Photography by Sabrina Sellers
My visual work utilizes collage, as both technique and concept, to express and grapple with life in our dystopian world. I draw inspiration for collage as psychological exploration and relief, as discussed by psychotherapist Dr. Eric Olson in the documentary miniseries Wormwood. Moving beyond art as a self-help sanctuary, I struggle with the tensions within critical exploration: psychological relief versus the burdensome pursuit of truth. I also sit with, sometimes quite uncomfortably, the notion of art as sublimation, as an outlet for the profound discontent of 21st century life.

Through a collage of information and media, my work seeks to illuminate and critique in the spirit of the Public Feelings Project, to express through art and writing the nature of lived experience as fundamentally affective, and the affective as public— the sociopolitical, cultural, and historical dimensions of affects, emotions and feelings.1 I strive to highlight the atomization of the individual as a false reality — the dislocation of self from place and community, the disconnection of self from other and our innate communal nature, the depoliticization of the self, the individualization of suffering, and the internalization of responsibility and discontent.

In my pieces I often employ commercial art elements which serve to (1) ground the viewer's experience and potentially overwhelming subject matter in the familiarity and structure of recognizable, digestible imagery and compositions and (2) acknowledge and critique the commercialized form in which these topics appear throughout the media, the source of my materials. By disengaging these conversations from a 24/7 news cycle, my work seeks to subvert the ways in which topics of dystopia, societal and global collapse, and collective discontent — despair, depression, anxiety, dissociation, malaise, and disillusionment — are framed, packaged, and sold.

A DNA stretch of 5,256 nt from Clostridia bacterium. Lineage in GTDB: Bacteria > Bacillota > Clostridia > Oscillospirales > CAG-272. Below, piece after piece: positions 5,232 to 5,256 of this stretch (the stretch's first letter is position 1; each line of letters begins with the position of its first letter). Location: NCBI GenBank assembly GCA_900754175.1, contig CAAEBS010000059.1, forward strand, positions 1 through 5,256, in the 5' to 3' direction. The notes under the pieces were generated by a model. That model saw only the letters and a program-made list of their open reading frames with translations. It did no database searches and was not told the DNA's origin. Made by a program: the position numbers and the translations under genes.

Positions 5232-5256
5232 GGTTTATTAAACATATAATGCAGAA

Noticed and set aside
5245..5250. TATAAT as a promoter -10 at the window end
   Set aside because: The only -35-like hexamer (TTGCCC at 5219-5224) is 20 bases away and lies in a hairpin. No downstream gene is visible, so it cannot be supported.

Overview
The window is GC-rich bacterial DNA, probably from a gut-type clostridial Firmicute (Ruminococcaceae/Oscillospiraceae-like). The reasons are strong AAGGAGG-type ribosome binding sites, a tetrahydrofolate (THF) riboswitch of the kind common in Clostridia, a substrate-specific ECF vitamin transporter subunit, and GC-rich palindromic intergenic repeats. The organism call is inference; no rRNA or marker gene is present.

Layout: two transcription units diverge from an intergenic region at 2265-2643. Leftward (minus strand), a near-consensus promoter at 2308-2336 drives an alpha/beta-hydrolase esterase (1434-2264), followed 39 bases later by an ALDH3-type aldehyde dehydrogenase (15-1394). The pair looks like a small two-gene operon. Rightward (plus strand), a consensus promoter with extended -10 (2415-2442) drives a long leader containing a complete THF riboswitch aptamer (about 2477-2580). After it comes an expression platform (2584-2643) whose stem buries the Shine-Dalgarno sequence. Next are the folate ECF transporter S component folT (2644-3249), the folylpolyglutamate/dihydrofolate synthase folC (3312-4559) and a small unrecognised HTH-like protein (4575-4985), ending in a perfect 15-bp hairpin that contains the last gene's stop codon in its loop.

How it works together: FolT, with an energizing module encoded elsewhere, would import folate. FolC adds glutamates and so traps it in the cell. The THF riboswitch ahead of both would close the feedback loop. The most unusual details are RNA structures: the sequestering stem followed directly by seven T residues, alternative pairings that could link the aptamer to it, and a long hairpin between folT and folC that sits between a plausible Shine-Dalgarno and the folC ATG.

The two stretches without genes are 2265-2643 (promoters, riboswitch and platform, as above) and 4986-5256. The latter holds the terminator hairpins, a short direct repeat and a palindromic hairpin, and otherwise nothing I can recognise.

Collage is my way of staying informed and sane amidst saturation of media and self. Firmly committed to analog in this age of digitalization and virtualization, I employ collage to channel and transmute information overload and content overwhelm. Analog collage also represents my attempt to reconcile the essential value of materiality, as unequivocally illuminated by the COVID-19 global pandemic, with the social construction of reality. As framed by Slavoj Žižek commenting on the work of Jacques Lacan, “a cynic who ‘believes only [their] eyes’ misses the efficiency of the symbolic fiction, and how it structures our experience of reality.” My work, process, and theory are an attempt to ground in the materiality of the world, the earth, my hands, my breath. Through photo-realism and the embodied process of cutting and pasting, I use collage as a way of returning to ‘the real world’ while engaging with the necessity of semiotic meaning-making.


1. I borrow from Ann Cvetkovich’s use of “affect in a generic sense ... as a category that encompasses affect, emotion, and feeling, and that includes impulses, desires, and feelings that get historically constructed in a range of ways” (Depression: a public feeling, p. 4)